Interviews with Screenwriters of the s and s. The scriptwriters themselves were generous with their time and comments, with in some cases photographs from their personal stock, and, generally speaking, warm encouragement. The people who conducted or, in the case of Tom Flinn, "edited" the interviews wrote the respective introductions. Winburn in New York City volunteered their time and special talents for portrait photography of several of the screenwriters.
It is true, I suppose, that Cyrano is perhaps too pat and a shade too neatly constructed—but what construction! As for the question of its relation to the great human feelings, I think Simon may be too harsh. Rostand was surely no Shakespeare, and if Cyrano has a flaw it may lie in a certain sentimental indulgence.
I use these qualifiers because, for me, Cyrano de Bergerac is a five-hanky exercise. Only two such world performers of memory—Christopher Plummer here and Derek Jacobi in Britain—have been especially noted for nailing both prerequisites in their portrayals of the poetic cavalier with the outsized nose.
Here are athleticism and erudition combined: We smile at his wit when not laughing outright. We float on clouds of exhilaration at his every gesture and jocular aside.
The role is tricky; a poor Roxane risks making her insatiable desire for intellectual and poetic stimulation strident and her fixation on the physical aspects of her seemingly ideal lover merely fatuous. Gleason is so winning that her very impetuousness seems a virtue: She is, rather like Falstaff, witty in herself and a cause of wit in others—or at least, in Cyrano.
The role of Christian is equally problematic. Seemingly vain, pompous, authoritarian, even cowardly, De Guiche likewise proves his mettle, with disarming honor and decency, as the play moves toward a climax. As the play progresses, these elements are gradually stripped away in a manner that is both ingenious and apt.
There is always a temptation in period drama to over-embroider, and it should be remembered that Roxane is of the middle class, not the aristocracy. Joseph Haj, who previously directed the PRC production of Not About Heroes which also starred Ray Dooleyhas directed the very large cast of Cyrano with brisk and inventive command that never calls attention to itself conceptually—not mean feat, that.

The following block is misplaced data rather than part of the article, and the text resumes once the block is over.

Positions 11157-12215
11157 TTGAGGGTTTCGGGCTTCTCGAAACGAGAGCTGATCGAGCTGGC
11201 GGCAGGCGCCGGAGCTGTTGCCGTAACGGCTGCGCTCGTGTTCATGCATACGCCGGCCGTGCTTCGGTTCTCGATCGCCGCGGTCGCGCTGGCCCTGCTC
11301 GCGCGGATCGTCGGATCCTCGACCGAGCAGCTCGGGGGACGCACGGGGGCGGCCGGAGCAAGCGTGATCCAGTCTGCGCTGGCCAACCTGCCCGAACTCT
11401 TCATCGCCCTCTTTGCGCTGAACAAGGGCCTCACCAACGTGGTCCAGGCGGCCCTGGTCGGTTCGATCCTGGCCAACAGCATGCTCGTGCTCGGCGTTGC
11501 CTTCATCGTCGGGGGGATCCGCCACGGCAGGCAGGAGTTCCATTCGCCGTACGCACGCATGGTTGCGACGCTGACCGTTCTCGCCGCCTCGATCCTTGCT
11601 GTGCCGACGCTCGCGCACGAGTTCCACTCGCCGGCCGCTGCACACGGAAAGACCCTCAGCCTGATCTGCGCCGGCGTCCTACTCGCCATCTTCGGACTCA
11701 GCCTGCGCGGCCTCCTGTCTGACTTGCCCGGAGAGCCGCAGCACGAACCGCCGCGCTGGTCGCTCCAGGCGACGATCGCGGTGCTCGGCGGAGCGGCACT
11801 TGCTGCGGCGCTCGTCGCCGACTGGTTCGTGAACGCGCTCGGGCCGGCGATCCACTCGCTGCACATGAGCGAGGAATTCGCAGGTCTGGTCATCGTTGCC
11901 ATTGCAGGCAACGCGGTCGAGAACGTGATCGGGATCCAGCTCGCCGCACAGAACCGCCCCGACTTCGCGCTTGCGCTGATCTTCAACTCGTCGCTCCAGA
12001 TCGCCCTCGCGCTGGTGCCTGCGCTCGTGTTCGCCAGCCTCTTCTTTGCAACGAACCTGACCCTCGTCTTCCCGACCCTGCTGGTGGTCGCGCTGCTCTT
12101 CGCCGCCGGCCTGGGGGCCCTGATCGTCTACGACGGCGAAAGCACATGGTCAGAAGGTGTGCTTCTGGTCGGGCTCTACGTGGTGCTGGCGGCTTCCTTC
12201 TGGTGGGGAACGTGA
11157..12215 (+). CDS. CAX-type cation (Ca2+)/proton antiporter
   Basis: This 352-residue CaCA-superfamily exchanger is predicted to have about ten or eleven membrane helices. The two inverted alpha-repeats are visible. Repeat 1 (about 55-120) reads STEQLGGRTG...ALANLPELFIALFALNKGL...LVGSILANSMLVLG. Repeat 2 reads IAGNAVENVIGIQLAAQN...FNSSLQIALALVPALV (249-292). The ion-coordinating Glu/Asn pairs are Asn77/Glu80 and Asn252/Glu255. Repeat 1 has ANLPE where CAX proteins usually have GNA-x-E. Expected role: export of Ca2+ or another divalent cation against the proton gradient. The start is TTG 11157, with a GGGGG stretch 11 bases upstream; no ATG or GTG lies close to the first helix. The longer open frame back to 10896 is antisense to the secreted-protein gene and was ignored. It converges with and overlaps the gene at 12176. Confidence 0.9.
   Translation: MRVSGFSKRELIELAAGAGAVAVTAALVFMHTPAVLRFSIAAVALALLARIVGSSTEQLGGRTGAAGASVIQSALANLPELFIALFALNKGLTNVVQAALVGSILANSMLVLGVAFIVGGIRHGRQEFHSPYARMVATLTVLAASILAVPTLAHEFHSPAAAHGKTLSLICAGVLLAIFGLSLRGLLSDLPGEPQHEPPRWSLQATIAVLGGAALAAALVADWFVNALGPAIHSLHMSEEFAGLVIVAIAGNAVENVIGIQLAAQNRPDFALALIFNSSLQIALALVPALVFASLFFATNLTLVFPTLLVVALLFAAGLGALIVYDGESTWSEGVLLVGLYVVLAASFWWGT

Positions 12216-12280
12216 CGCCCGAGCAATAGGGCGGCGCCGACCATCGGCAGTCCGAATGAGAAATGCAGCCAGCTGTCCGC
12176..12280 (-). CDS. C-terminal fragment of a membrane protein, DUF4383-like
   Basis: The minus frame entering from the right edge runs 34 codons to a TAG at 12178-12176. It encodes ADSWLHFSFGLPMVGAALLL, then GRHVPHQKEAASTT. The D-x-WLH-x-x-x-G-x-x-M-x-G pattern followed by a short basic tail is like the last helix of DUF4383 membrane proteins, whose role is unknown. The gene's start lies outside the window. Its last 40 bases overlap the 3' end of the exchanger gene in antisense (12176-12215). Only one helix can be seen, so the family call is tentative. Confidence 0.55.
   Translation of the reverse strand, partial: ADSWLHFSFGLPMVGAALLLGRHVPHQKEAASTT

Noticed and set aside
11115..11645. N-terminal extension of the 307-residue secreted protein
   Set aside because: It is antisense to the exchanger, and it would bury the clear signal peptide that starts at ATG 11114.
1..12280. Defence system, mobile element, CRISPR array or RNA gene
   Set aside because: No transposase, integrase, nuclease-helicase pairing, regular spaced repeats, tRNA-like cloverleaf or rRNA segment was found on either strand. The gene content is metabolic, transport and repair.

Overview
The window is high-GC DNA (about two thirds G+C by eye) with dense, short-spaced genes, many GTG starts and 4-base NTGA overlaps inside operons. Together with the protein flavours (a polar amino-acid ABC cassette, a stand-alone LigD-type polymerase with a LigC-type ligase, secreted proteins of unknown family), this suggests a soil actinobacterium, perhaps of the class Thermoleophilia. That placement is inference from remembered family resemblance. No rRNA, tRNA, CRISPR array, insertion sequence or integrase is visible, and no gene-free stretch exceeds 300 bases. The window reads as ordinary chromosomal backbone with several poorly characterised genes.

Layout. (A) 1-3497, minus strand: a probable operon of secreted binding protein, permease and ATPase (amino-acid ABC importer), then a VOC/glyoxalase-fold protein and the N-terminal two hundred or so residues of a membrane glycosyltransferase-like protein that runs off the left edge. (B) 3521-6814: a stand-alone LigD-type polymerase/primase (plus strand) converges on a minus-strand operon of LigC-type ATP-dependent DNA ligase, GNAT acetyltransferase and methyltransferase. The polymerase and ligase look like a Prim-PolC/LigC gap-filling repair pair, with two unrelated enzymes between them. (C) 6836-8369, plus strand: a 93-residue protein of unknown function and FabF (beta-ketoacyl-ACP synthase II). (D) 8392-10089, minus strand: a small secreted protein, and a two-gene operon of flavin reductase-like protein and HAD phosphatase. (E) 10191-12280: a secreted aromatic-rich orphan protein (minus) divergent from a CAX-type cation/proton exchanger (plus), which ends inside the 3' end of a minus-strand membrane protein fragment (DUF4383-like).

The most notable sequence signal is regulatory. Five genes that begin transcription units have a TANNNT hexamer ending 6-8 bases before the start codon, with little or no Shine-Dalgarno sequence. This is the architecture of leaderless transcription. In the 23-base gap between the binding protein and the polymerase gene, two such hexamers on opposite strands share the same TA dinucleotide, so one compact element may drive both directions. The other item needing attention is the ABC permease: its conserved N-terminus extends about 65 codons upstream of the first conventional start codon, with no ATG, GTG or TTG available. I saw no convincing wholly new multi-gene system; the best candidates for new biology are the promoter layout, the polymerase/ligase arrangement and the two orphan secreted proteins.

I was particularly struck by his staging of the balcony scene and the emotional climax at Arras; his placement of the actors, in relation to each other and the sentiments expressed, is masterly. My only quarrel is with some of his choices as a dramatic translator. For many decades, the preferred translation of Cyrano de Bergerac was that of Brian Hookerwhich is highly readable but scarcely actable.
Haj opts for the former, which is less problematic perhaps than his not translating the poem Cyrano extemporizes during his first act duel with Valvert.
This seems a bit perverse. Still, these are small matters overall.The Treatise is A Treatise of Human Nature: Being an Attempt to Introduce the Experimental Method of Reasoning into Moral Subjects contains Of the Understanding – An investigation into human cognition.
Important statements of Skepticism, Of the Passions – A Price: $ The first Broadway revival of Samson Raphaelson's Accent on Youth, the romantic comedy set in the world of the Broadway theatre, begins previews April 7 at the Samuel J.
Friedman Theatre. CRAFTING SHORT SCREENPLAYS THAT CONNECT THIRD EDITION This page intentionally left blank CRAFTING SHORT SCREENPLAYS THAT CONNECT THIRD . Get this from a library! The human nature of playwriting.. [Samson Raphaelson] -- The author offers a "case history" method as a means of exploring human experience, and explains the means by which such experience may be adapted to the dramatists' craft.
Samson Raphaelson was born in New York City in , a year before the Lumiere brothers held their first screenings of projected motion pictures, and three years after Edison held the first public demonstration of his prototype kinetoscope.
The playwright who once joked, “You get sinus trouble in New York,” slipped back into Manhattan life like it was an old sneaker. He produced a still-relevant how-to book, The Human Nature of Playwriting, and taught screenwriting at Columbia University from until He and Dorothy divided their time between a city apartment and a home in Bucks County, Pennsylvania.